It reminded us of real life attacks on hotels and resorts in recent years, with scenes of dead sunbathers and bodies of people enjoying chilled white wine at a poolside table right before being fatally shot. We’re sure that’s what Doughty had in mind with the show, especially during the first two episodes; she wanted us to feel the same terror that the characters feel as they flee for their lives and/or hide in a spot where they hope the gunmen won’t find them. That real-life anxiety isn’t a recipe for entertainment, though. There’s such a thing as a pulse-pounding thriller, but this oh-so-realistic scenario wasn’t the kind of pulse-quickening stimulus we had in mind.

It didn’t help that we only get to know the main characters via flashbacks. We only get broad strokes about Jo and Jason and their kids, and the only thing we really know is that they’re not getting along. We get even less of a vibe off the other two couples, and by the time the first episode ends, one of the people we’ve met doesn’t make it. But we only got to know that person briefly, and what we know was a particular aspect that wasn’t very flattering. So when that person died, our feelings of loss for that character weren’t there.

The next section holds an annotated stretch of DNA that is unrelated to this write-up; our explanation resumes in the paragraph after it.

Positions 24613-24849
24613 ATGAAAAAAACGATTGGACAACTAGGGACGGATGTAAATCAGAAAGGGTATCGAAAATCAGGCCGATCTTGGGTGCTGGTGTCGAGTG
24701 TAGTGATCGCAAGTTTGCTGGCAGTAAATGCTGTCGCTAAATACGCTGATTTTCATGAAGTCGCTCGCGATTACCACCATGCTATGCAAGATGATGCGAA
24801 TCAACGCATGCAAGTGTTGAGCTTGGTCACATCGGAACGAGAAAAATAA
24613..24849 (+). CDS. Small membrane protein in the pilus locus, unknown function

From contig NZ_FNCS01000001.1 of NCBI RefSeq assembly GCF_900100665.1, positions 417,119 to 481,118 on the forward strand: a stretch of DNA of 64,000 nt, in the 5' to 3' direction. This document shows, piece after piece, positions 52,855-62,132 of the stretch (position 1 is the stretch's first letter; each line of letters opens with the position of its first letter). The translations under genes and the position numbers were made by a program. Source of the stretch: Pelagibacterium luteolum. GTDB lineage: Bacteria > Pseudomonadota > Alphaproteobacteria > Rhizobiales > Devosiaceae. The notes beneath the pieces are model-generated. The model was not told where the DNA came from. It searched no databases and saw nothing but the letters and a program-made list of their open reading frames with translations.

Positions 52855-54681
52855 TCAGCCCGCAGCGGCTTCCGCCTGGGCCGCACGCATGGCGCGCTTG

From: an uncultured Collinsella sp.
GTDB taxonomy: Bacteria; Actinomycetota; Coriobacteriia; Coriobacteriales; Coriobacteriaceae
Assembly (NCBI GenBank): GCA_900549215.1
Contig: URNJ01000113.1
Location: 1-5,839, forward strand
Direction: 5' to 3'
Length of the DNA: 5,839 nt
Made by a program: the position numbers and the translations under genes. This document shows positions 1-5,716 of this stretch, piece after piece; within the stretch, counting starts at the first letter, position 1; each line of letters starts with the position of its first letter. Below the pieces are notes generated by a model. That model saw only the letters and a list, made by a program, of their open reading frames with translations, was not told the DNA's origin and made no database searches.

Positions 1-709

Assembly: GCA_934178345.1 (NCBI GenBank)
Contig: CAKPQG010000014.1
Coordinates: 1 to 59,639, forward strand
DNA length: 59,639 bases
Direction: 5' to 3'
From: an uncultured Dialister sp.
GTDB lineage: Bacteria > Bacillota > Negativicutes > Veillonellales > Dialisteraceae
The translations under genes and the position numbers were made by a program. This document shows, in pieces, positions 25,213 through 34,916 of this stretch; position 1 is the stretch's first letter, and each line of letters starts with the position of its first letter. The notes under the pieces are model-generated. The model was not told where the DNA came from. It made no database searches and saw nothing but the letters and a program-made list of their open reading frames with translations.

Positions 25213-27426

We give Doughty credit for giving viewers a chance to put a human face on the gunmen in the second episode, but it’s not particularly clear why they’re doing what they’re doing. The rest of the stories surrounding the people trying to survive, from infidelity to bravery to losing track of loved ones during the escape, felt superfluous when the characters are truly faced with constant decisions that could mean the difference between escaping or getting killed.

Sex and Skin: None. Even the sexting Jo does with the man she’s having an affair with is quite tame.

Parting Shot: As the young gunman approaches Amara, Jo brazenly calls out to him, holding the shotgun. We see a shot ring out of the barrel of the young gunman’s weapon.

Sleeper Star: We’ll give this to Josette Simon as Miriam, whose character exhibits a lot of grace under pressure to help people out.

Most Pilot-y Line: Jason calls the phone of the person who is having an affair with Jo. “I hope they fucking shoot you,” he says into that person’s voice mail. We guess he’s stopped worrying about the safety of his children…?

Our Call: SKIP IT. Crossfire starts off giving its viewers some real-life anxiety and then starts to squander that tension almost immediately. To be honest, it’s bad enough we see stories like this on the news; we don’t need to see it as entertainment at this point.

Joel Keller (@joelkeller) writes about food, entertainment, parenting and tech, but he doesn’t kid himself: he’s a TV junkie. His writing has appeared in the New York Times, Slate, Salon, RollingStone.com, VanityFair.com, Fast Company and elsewhere.